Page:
What were the Germans intentions in Russia?
It turns out – the Nazis planned an even grimmer fate for the Russians than they initially reserved for the Jews.*
After conquering Russia (at the very least as far as the Urals), the Nazi idea was to abolish higher education in the new Russian territories, stopping school at Grade 4 (ten years old). In a speech to the police, Himmler outlined Nazi policy.
I can only repeat what the Führer has asked. It is enough if, firstly, the children are taught the traffic signs at school so that they won’t run under our cars; secondly, they learn to count to twenty-five; and thirdly, they can write their names as well. No more is necessary.
The goal was that the local inhabitants be bereft of any leadership and made effectively slaves for a new German ruling class. Not only were Russian and Ukrainians not to have their own schools, they were not to have German schools either.
Of course all of this was to be preceded by a campaign of mass executions of the political and cultural elite. In addition, a policy of institutional kidnapping of the many children fathered by the three million German soldiers on Russian and Ukrainian territory.
At the end of June 1941, Hitler thought Moscow would fall into his hands imminently. He planned to eliminate the city altogether and create a lake in its place!
In a few weeks we’ll be in Moscow. Then I’ll raze it to the ground and build a reservoir there. The name Moscow must be expunged.
Fortunately Moscow never fell into Nazi hands and survived – Moscow which is like a third Rome after Constantinople. The destruction of Moscow would have ranked as an historical and cultural loss with the destruction of Carthage and Constantinople itself. Sadly, Stalinism itself has wreaked havoc with the original unique village/church/countryside style of Moscow and has left Moscow a flawed and strange beauty. Very few of the old quarters of town with their stately mansions and soft wintery streets remain intact.
The same destruction was planned for Petersburg (Leningrad) – the Venice of the North. Martin Bormann writes on 16 July 1941:
The Leningrad area is being claimed by the Finns. The Führer wants to raze Leningrad to the ground – then he’ll give it to the Finns.
Instead of giving the land back to the peasants (which would have brought the Nazis eternal loyalty from the Ukrainians and the Cossacks, still reeling from collectivisation in the early thirties), the Nazis planned to continue to exploit the huge state farms with virtually slave labour.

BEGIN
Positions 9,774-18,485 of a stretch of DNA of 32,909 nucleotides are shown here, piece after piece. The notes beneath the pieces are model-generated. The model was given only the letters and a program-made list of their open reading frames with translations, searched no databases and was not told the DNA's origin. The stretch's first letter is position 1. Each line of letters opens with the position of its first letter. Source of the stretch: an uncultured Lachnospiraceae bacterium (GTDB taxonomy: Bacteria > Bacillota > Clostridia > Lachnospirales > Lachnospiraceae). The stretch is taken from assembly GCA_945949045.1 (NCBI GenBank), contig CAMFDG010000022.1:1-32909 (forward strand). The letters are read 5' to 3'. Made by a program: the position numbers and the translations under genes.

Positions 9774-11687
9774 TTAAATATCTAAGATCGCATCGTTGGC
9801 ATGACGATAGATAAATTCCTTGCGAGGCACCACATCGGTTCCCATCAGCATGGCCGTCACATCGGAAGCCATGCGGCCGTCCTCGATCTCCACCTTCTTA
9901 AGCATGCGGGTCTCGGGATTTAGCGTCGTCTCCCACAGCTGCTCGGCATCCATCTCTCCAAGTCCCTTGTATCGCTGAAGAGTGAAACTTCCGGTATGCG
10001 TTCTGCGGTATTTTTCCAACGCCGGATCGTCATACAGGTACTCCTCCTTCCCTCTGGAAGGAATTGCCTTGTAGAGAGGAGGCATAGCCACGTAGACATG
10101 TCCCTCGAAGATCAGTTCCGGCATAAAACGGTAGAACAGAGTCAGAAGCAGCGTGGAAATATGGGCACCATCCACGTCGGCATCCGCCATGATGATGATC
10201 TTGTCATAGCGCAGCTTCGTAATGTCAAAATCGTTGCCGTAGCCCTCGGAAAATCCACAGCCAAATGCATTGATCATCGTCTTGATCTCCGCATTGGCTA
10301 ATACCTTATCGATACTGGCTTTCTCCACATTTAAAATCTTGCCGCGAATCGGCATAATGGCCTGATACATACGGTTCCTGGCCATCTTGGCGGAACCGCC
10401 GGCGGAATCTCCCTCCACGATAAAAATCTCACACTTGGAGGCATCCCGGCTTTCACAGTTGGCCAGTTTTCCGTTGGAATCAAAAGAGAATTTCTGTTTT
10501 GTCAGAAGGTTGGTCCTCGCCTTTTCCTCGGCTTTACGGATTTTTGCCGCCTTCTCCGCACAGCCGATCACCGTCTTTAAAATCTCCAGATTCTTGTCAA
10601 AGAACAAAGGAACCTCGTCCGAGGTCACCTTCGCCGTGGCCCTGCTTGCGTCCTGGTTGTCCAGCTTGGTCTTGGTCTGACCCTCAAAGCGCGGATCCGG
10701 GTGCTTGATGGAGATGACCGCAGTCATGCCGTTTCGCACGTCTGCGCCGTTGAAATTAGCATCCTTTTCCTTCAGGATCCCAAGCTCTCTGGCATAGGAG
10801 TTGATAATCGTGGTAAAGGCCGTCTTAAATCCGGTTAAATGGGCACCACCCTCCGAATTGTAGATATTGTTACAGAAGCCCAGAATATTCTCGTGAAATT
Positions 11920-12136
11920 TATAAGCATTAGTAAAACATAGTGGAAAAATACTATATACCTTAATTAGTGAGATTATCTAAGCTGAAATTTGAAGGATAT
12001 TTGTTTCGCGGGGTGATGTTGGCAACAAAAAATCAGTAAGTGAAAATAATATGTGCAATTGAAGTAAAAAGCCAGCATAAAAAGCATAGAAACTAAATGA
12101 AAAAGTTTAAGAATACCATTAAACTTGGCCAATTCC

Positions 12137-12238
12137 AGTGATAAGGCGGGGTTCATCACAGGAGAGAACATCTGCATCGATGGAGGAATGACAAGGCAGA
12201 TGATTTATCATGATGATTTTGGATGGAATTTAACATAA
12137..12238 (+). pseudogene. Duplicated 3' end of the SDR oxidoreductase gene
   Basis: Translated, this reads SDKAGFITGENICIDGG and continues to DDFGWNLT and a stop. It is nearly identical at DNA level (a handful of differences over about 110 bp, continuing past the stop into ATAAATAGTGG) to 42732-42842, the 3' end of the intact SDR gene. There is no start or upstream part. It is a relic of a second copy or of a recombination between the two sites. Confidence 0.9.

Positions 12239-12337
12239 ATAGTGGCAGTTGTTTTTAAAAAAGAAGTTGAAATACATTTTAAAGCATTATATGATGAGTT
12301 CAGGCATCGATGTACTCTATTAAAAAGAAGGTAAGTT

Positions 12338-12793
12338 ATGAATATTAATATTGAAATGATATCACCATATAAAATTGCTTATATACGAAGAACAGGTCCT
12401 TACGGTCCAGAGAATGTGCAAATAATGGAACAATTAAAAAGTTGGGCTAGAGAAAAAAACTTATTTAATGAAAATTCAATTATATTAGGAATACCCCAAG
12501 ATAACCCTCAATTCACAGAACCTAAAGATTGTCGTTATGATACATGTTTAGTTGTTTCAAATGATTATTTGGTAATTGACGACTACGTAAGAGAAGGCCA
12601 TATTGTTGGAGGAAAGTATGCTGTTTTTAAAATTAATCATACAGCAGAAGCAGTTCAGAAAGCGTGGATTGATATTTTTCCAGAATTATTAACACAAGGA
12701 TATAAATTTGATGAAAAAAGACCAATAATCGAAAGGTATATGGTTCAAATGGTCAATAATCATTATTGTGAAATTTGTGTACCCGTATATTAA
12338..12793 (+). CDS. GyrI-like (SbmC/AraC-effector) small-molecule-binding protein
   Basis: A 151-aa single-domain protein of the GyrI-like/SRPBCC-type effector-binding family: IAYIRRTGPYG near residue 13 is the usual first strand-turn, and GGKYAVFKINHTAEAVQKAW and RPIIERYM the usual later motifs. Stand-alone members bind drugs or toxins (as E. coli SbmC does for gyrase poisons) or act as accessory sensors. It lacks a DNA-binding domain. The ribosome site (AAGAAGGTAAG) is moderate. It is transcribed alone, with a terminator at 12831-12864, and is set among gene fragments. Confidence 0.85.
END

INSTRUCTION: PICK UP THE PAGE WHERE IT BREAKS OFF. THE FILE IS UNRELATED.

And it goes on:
On 23 September 1941, Hitler told his commanders over dinner of plans to liquidate the Slavs up to and beyond the Urals.
The frontier between Europe and Asia is not the Ural Mountains but there where the settlements of Germanically inclined people end and unadulterated Slav settlements begin. It is our task to push this frontier as far east as possible, and if need be far beyond the Urals. It is the eternal law of nature that gives Germany as the stronger power the right before history to subjugate these peoples of inferior race, to dominate them and to coerce them into performing useful labours.
Given the brutality of Stalinism, I had always wondered why the Russians and Ukrainians resisted the Nazis so determinedly. Wouldn’t it have been better to live in comparative prosperity under National Socialism (i.e. occupied France) than under the misery of Stalinism. In the end, I ascribed it as a propaganda victory.
But in fact, the Nazis own conduct is almost wholly responsible for Soviet patriotism and partisan activity. After a year under the Nazi whip, the Russians and Ukrainians understood they were fighting for their very existence against the Nazis. It was that knowledge which made them capable of the tremendous sacrifices necessary to defeat the Nazi armies.
Next to the Nazis, Stalin seems almost benevolent. His plans for Germany in the case of victory were to take and use the German intellgentsia both immediately in a practical sense as engineers and workers to strengthen Bolshevism. In the long run, apparently Stalin intended to mix Russian and German blood to improve the Russian population. Albeit after much bloodshed, Stalin did allow the Poles a country and even left his old foes Rumania and Bulgaria and Hungary more or less intact.
To learn of German intentions for Russia is a real shock for me. Russian culture is the midnight flower of the world. A culture of deep despair and grand emotions and overwhelming hope, Russian art offers more emotional and philosophical depth than any other on this earth. In music, in literature, in ballet, in visual arts, Russians are the great tragic geniuses of this world.
The Russian language is the deepest and most flexible and most beautiful language I have ever heard. Russian poetry is the most sonorous and powerful ever written. Next to Russian, German is a nasty, broken tongue, emotionless and flat, with nothing to recommend it apart from a certain useful precision for the issuing of detailed instructions.
And this fopling and wretched painter aspired to annihilate Russian culture and language from this world while razing the two citadels of Russian culture and architecture?
Both Germans and the Austrians cooperated and prosecuted this project with abandon. What were they thinking about?
With this knowledge, I feel very strange living in Austria now.